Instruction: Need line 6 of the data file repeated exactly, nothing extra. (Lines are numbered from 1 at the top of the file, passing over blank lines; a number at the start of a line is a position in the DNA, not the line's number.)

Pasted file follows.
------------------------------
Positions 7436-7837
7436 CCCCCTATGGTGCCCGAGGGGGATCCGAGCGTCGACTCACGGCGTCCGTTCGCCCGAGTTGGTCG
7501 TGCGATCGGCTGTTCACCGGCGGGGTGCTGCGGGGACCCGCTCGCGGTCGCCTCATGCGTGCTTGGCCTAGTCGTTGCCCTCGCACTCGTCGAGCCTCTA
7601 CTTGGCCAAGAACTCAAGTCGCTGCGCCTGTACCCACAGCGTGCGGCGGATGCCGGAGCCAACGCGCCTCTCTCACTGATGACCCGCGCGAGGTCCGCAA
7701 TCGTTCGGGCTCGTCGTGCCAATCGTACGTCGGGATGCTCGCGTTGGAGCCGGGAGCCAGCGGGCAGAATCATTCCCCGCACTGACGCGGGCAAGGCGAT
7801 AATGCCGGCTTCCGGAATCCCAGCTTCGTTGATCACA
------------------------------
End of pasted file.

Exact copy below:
7801 AATGCCGGCTTCCGGAATCCCAGCTTCGTTGATCACA